I totally agree with others - TALK ABOUT IT! And as far as other pets, you will know when the time is right - don't rush it. I think I need to wait a little while longer than I initially thought. I'm more concerned about the younger cat than me, making sure he is complete with his grieving. He still is somewhat confused, but better now after a week.

I got this book to try and help, I haven't started working through it but it looks helpful:
http://www.amazon.com/How-ROAR-Loss-Grief-Recovery/dp/1411656539

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I'm so sorry for what you've been going through.

Talk about it with someone else who understands. I've lost a few pets, but I've never rushed out to get a new one. I always give myself time to grieve for the one that I've lost. My pets are like members of my family. Especially the one I have now, not sure what I'll do...I don't even like to think about it.

When the time comes to get another pet, I've always made sure to get one that is different than the one that just passed. That way I can create new memories, without confusing the old memories with my new pet. That way I can love my new one fully, and cherish my departed pet.

Hope all of these suggestions have helped in some small way, again sorry for your losses.

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Thanks so much for all of the kind responses. It seems that a lot of Wooters are animal lovers. Perhaps their next new site should be pets.woot.com.

It seems that I am not the only one dealing with the recent loss of a pet. My sympathies to all of you in similar situations. We opted not to bury Rascal in our yard. DH didn't have the heart to do it and I'm rather glad. The vet, who had recently lost his own Border Collie, called us personally to tell us how sorry he was. He and his staff sent a very nice personal card, and they packaged up Rascal's collar along with a plaster cast of her pawprint they had made for us. We can take that with us even if we move.

@heyjoie: That wasn't cheesy a bit. I loved it and passed it along to my family. I will be sure to save it to share with my other pet-loving friends.

We are grieving, and talking about Rascal and Buddy, and spoiling our other furbabies. Overall we are probably handling it pretty well, but it's tough. Thanks again, everyone.

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Though I don't get attached to animals, at all, like most people, I can sympathize, having family members that do. Since for some reason I'm a heartless monster when it comes to animals, I do my best to take care of all of the parts that would be too difficult for my family. Example: burying it in the back yard and setting up a little memorial.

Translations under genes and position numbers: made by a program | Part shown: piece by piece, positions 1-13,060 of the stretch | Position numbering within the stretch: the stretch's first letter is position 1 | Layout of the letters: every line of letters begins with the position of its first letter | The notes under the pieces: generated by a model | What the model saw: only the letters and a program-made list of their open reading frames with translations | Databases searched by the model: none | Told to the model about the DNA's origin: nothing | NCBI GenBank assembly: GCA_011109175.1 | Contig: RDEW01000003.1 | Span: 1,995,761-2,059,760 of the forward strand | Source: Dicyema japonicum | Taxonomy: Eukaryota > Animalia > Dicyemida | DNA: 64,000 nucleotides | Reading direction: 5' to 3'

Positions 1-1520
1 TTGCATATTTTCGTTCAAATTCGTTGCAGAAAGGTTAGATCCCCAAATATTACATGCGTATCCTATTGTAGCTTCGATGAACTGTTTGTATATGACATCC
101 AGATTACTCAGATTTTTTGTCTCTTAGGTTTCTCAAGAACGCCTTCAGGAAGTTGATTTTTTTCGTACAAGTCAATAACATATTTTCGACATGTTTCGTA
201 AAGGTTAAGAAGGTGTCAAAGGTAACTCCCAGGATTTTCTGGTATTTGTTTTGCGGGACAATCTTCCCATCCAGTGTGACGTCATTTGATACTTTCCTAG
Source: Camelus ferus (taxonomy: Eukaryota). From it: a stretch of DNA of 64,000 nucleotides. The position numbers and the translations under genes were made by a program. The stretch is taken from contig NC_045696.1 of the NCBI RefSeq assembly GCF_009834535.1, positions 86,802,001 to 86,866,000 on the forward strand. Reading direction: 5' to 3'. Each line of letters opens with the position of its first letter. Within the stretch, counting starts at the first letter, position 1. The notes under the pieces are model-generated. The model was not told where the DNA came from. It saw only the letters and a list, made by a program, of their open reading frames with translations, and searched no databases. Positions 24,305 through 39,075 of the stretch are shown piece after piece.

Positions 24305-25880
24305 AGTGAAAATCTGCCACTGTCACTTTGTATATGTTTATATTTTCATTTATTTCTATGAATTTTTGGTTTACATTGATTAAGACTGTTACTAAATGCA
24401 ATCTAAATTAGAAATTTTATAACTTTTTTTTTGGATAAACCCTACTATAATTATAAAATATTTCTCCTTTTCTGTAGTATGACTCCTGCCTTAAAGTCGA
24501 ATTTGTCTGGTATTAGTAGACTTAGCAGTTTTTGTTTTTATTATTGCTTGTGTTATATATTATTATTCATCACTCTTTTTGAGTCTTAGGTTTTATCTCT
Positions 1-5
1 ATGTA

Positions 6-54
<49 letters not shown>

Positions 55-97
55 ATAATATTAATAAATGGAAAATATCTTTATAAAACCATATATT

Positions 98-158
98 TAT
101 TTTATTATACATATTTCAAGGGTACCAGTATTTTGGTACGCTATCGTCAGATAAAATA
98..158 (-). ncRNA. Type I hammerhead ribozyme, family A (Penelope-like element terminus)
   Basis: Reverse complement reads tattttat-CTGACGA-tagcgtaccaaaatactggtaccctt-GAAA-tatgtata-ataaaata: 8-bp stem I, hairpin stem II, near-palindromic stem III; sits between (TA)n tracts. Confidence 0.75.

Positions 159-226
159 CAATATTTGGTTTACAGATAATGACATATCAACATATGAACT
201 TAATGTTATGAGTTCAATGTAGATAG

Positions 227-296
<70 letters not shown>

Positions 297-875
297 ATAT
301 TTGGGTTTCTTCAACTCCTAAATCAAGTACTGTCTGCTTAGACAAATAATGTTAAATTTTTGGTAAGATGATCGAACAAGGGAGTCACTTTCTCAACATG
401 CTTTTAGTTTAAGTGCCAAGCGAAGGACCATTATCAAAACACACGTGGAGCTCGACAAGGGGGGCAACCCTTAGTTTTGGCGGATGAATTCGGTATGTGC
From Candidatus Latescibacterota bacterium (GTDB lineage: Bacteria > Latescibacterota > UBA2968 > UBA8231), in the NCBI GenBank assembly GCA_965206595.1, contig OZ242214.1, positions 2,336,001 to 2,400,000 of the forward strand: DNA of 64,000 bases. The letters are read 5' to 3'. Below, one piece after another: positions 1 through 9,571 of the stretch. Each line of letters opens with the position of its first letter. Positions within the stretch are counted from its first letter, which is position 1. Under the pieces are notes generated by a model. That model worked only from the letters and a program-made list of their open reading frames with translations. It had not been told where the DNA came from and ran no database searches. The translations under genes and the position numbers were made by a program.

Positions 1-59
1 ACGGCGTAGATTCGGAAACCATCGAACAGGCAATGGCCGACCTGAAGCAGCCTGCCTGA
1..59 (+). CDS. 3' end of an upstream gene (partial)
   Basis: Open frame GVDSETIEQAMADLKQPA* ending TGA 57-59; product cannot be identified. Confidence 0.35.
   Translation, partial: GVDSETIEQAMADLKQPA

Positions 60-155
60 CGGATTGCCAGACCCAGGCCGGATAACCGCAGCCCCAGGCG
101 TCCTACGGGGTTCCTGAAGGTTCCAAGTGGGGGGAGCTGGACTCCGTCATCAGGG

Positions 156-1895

I would recommend having them hurried somewhere, where you can visit their grave site, since they were a valued member of your family just like any other person. Even though I could never view them that way, I totally undertand and sympathize. I'm sorry for your loss, and hope that the void can be filled in another way. Though my family never tried to replace the animal, per se, they found joy in a new pet with a different personality entirely. I feel that helped the healing process immensely :)

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Thank you for posting this, as I've been struggling with the same question. Tomorrow will mark two weeks without my sweet canine buddy Chuck. I received a card with the following quote, which gave me some comfort:

A good dog never dies, he always stays
He walks besides you on crisp autumn days
When frost is on the fields and winter's drawing near,
His head is within our hand in his old way.
-- Mary Carolyn Davies

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I don't know what the answer is, but I am sorry to hear about your loss. :(

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The plaster casts of paw prints are fantastic. I'm so glad I got one for/of Monster. It really is lovely.

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@brandie346: I got one for my dog too as a sort of consolation prize from the pet hospital. I was a little sad to see that they marked its date of imprint as the same day she was admitted. :/